People listening to the senatorial candidate debate between incumbent Senator Barbara Boxer and Republican candidate Carly Fiorina flooded Twitter with their up-to-the-minute commentary using the hashtag #casen. Posts ranged from reactionary criticism to stand-alone quotes.

Fiorina's Twitter account posted regularly during the debate, often linking the recent topic with a "fact check" linking to Fiorina's campaign website.

Boxer's Twitter account has not been updated since the debate began.

Click here for full story.

-David Lumb


Updated at 2:50 p.m. | Permalink

Boxer plans to win race by telling truth

Boxer said she had a limited amount of time available for the press conference because she had to get back to the Hill for a couple of Senate votes.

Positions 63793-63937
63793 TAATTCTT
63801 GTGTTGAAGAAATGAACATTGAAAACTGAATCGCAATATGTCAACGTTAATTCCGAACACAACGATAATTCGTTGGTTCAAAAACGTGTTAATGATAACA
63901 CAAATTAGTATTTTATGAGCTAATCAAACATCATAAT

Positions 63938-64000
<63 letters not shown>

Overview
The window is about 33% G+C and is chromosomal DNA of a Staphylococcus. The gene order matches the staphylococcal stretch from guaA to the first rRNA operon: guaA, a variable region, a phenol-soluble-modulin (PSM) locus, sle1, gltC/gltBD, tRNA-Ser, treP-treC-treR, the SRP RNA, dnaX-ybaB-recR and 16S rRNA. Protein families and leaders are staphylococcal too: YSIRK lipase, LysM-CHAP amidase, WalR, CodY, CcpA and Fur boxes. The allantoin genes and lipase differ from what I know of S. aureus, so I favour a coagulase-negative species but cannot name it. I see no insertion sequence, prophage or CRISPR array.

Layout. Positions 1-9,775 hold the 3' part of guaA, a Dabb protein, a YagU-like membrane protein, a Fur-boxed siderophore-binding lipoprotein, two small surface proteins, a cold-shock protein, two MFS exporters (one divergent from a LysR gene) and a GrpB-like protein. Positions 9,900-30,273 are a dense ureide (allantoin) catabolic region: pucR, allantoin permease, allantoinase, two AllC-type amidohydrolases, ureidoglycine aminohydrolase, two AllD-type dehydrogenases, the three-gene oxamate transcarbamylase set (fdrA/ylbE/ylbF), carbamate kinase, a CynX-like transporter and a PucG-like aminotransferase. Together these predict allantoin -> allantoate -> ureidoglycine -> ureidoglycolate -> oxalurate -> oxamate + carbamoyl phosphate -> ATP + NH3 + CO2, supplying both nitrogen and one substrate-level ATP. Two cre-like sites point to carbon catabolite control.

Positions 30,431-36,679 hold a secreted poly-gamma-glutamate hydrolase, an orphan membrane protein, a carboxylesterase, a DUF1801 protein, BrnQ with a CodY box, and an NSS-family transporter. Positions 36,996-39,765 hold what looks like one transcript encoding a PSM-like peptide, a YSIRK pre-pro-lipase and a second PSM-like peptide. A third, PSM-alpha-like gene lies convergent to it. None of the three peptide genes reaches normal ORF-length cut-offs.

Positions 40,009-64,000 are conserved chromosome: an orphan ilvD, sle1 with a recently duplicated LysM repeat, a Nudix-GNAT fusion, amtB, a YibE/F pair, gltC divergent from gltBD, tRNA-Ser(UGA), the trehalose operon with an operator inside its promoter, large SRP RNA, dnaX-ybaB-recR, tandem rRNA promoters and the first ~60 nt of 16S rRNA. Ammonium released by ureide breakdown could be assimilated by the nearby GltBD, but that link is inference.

Boxer criticized Fiorina's record with Hewlett-Packard, which Fiorina had said she's proud of. Boxer said Fiorina laid off 30,000 people, was fired and was named one of the worst CEOs by five different publications.

Boxer said her plan to win the race is to tell the truth about her record and her views and to tell the truth about Fiorina's record and views.

When asked if she would do another debate, Boxer said that they're negotiating. Boxer said that she needs to decide the kind of campaign she needs to run before agreeing to further debates, and has to figure out how to best schedule her last four weeks before the election.

-Mike Roe

Updated at 2:40 p.m. | Permalink

Fiorina willing to work with Feinstein on environmental issues

Fiorina said that she has been sitting down with farmers from the Central Valley since before she announced her candidacy.